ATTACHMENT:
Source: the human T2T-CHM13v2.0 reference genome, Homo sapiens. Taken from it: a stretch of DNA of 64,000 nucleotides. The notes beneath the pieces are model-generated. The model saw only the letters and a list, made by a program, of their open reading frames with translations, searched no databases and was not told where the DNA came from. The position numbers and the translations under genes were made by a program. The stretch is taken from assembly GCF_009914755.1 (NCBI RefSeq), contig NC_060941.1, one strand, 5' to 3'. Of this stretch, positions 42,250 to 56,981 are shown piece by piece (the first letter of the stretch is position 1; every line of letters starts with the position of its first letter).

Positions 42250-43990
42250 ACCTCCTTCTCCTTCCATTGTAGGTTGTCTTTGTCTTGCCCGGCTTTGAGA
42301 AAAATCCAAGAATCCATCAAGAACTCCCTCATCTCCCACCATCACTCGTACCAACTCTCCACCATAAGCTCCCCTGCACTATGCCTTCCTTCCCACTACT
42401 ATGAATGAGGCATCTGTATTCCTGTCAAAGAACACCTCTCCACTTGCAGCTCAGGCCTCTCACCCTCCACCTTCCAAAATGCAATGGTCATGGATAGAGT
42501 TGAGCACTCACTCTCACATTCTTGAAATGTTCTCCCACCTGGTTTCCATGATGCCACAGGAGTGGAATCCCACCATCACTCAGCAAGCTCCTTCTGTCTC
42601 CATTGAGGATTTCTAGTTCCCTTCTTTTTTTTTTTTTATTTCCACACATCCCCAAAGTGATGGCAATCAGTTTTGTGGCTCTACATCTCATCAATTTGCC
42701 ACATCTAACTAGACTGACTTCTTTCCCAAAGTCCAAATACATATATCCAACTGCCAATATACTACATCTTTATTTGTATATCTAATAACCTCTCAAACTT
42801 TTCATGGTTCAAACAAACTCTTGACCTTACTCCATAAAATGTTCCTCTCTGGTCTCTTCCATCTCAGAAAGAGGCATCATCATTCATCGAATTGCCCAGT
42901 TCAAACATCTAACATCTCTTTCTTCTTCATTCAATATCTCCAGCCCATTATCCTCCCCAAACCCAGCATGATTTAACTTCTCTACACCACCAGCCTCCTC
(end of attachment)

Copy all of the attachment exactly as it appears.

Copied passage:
Source: the human T2T-CHM13v2.0 reference genome, Homo sapiens. Taken from it: a stretch of DNA of 64,000 nucleotides. The notes beneath the pieces are model-generated. The model saw only the letters and a list, made by a program, of their open reading frames with translations, searched no databases and was not told where the DNA came from. The position numbers and the translations under genes were made by a program. The stretch is taken from assembly GCF_009914755.1 (NCBI RefSeq), contig NC_060941.1, one strand, 5' to 3'. Of this stretch, positions 42,250 to 56,981 are shown piece by piece (the first letter of the stretch is position 1; every line of letters starts with the position of its first letter).

Positions 42250-43990
42250 ACCTCCTTCTCCTTCCATTGTAGGTTGTCTTTGTCTTGCCCGGCTTTGAGA
42301 AAAATCCAAGAATCCATCAAGAACTCCCTCATCTCCCACCATCACTCGTACCAACTCTCCACCATAAGCTCCCCTGCACTATGCCTTCCTTCCCACTACT
42401 ATGAATGAGGCATCTGTATTCCTGTCAAAGAACACCTCTCCACTTGCAGCTCAGGCCTCTCACCCTCCACCTTCCAAAATGCAATGGTCATGGATAGAGT
42501 TGAGCACTCACTCTCACATTCTTGAAATGTTCTCCCACCTGGTTTCCATGATGCCACAGGAGTGGAATCCCACCATCACTCAGCAAGCTCCTTCTGTCTC
42601 CATTGAGGATTTCTAGTTCCCTTCTTTTTTTTTTTTTATTTCCACACATCCCCAAAGTGATGGCAATCAGTTTTGTGGCTCTACATCTCATCAATTTGCC
42701 ACATCTAACTAGACTGACTTCTTTCCCAAAGTCCAAATACATATATCCAACTGCCAATATACTACATCTTTATTTGTATATCTAATAACCTCTCAAACTT
42801 TTCATGGTTCAAACAAACTCTTGACCTTACTCCATAAAATGTTCCTCTCTGGTCTCTTCCATCTCAGAAAGAGGCATCATCATTCATCGAATTGCCCAGT
42901 TCAAACATCTAACATCTCTTTCTTCTTCATTCAATATCTCCAGCCCATTATCCTCCCCAAACCCAGCATGATTTAACTTCTCTACACCACCAGCCTCCTC